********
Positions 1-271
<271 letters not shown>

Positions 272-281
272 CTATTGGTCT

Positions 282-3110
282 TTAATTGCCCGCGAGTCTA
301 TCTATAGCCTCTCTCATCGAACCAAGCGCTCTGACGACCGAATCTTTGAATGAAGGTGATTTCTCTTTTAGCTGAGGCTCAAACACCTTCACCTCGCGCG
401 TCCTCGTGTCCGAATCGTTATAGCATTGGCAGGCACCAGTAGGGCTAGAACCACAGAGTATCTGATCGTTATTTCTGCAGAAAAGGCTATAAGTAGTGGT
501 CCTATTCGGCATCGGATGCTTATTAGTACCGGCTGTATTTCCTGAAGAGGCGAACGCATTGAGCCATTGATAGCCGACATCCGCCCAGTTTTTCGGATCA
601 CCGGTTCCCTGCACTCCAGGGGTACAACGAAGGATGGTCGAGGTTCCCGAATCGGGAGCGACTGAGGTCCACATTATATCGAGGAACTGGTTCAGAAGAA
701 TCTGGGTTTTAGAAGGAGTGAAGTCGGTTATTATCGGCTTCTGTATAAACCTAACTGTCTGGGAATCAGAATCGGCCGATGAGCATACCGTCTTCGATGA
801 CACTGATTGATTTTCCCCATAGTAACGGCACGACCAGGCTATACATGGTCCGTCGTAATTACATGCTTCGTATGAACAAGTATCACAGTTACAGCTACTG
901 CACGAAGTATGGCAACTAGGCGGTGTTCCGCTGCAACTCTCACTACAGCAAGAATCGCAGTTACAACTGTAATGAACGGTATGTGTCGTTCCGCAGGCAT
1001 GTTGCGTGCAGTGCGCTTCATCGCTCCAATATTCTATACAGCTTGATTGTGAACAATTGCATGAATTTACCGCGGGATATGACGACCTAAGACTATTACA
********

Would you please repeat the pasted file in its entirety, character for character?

Positions 1-271
<271 letters not shown>

Positions 272-281
272 CTATTGGTCT

Positions 282-3110
282 TTAATTGCCCGCGAGTCTA
301 TCTATAGCCTCTCTCATCGAACCAAGCGCTCTGACGACCGAATCTTTGAATGAAGGTGATTTCTCTTTTAGCTGAGGCTCAAACACCTTCACCTCGCGCG
401 TCCTCGTGTCCGAATCGTTATAGCATTGGCAGGCACCAGTAGGGCTAGAACCACAGAGTATCTGATCGTTATTTCTGCAGAAAAGGCTATAAGTAGTGGT
501 CCTATTCGGCATCGGATGCTTATTAGTACCGGCTGTATTTCCTGAAGAGGCGAACGCATTGAGCCATTGATAGCCGACATCCGCCCAGTTTTTCGGATCA
601 CCGGTTCCCTGCACTCCAGGGGTACAACGAAGGATGGTCGAGGTTCCCGAATCGGGAGCGACTGAGGTCCACATTATATCGAGGAACTGGTTCAGAAGAA
701 TCTGGGTTTTAGAAGGAGTGAAGTCGGTTATTATCGGCTTCTGTATAAACCTAACTGTCTGGGAATCAGAATCGGCCGATGAGCATACCGTCTTCGATGA
801 CACTGATTGATTTTCCCCATAGTAACGGCACGACCAGGCTATACATGGTCCGTCGTAATTACATGCTTCGTATGAACAAGTATCACAGTTACAGCTACTG
901 CACGAAGTATGGCAACTAGGCGGTGTTCCGCTGCAACTCTCACTACAGCAAGAATCGCAGTTACAACTGTAATGAACGGTATGTGTCGTTCCGCAGGCAT
1001 GTTGCGTGCAGTGCGCTTCATCGCTCCAATATTCTATACAGCTTGATTGTGAACAATTGCATGAATTTACCGCGGGATATGACGACCTAAGACTATTACA